Not long ago* I started out on a bold new coding adventure to create a toolkit for performing simulated evolutionary experiments.
I have a history of such things, having played around with evolution for 20 years or so, starting with little experiments at university consisting of neural networks and simulated robots in simple little artificial worlds. Evolution is fascinating for many reasons, the most engaging being that (real-world, theologically-led, entirely-wrong intelligent design arguments aside) it unequivocally works.
Take a simulated world. Give it some rules. Give it some denizens. Figure out some way of saying that any given one of them is better or worse than any other given one of them at doing whatever it is you’ve set them to do. Then create their offspring by gluing together the attributes of those that are best at doing that thing, whilst throwing a little (but not too much) randomness into the mix, and you’ll see evolution march them up the slopes of mount improbable in ways you’d never expect.
The more nuanced and interacting the rules of the world, the more intricate and expressive the dynamics, and the more unexpected and novel the results.
Which all sounds very conceptual and vague, which is not the aim of this at all.
The aim of this is to create an open-source evolutionary toolkit, focusing on functionality by implementing robust example experiments and refining the framework as I go. This blog is to record the results of these experiments, my design decisions and reasonings behind them, my assumptions, mistakes and changes of mind, and any interesting conclusions or pretty pictures that result.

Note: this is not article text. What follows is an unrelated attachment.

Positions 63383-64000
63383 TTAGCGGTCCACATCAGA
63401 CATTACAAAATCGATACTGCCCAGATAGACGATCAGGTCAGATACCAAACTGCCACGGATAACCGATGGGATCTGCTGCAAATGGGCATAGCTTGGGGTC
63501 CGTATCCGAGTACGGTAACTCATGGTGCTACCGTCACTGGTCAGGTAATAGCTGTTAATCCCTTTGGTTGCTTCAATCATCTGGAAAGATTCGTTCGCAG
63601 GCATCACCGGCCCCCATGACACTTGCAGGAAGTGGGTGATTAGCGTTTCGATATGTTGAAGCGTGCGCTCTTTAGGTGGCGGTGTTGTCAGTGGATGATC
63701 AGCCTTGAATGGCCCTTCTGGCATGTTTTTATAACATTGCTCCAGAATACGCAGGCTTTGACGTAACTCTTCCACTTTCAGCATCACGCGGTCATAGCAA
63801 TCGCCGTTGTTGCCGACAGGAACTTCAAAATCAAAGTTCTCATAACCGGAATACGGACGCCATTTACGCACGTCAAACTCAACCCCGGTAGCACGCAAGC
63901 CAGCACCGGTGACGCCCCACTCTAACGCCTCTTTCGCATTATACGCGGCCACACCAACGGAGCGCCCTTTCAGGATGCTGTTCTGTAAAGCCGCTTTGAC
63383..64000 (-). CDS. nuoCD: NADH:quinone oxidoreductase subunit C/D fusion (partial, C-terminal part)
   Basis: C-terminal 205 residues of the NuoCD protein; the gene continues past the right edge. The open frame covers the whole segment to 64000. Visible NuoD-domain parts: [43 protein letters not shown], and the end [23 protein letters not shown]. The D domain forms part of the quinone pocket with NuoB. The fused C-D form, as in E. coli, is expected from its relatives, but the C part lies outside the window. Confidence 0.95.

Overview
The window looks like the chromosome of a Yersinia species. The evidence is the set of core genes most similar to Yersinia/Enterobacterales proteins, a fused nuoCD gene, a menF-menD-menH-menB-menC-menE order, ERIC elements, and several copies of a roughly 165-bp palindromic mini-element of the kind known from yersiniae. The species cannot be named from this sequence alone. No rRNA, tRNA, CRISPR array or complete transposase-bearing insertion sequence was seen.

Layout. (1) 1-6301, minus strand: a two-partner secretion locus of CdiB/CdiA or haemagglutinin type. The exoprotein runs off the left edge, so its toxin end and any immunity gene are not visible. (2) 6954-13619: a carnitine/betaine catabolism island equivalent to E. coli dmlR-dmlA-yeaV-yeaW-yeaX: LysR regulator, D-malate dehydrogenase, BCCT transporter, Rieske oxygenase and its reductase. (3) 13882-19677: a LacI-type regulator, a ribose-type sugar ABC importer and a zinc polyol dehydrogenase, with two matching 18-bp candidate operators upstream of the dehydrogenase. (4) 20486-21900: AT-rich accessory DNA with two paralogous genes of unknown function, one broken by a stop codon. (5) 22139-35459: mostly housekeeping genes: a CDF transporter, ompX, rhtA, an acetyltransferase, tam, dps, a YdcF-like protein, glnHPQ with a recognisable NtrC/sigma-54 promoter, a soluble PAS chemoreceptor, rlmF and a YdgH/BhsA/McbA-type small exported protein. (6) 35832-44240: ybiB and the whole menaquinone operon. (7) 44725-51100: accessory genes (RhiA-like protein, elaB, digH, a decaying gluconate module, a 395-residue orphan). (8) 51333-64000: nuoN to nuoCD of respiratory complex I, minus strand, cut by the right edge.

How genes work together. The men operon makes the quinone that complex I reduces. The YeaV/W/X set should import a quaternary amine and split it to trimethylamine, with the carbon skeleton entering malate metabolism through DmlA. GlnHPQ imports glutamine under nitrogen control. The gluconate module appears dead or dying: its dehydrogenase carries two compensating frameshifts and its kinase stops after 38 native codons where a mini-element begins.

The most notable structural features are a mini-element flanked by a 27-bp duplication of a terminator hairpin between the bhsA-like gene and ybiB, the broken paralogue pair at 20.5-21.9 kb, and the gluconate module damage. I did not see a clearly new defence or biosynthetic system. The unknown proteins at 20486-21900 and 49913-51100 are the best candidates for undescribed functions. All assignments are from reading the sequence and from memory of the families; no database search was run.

I have a few months head start on implementation because, however many times I thought to start this blog, programming > writing. Fortunately that’s also given me a head start on results and pretty pictures (the latter being central to the potential interest of any blog). Sadly the first experiment I chose doesn’t contain any pretty pictures at all, but as it is the first experiment I chose it should probably be the first one I write about.
So, on then to the aesthetically challenged world of minimal sorting networks…
*May 2nd 2016 according to my Perforce changelists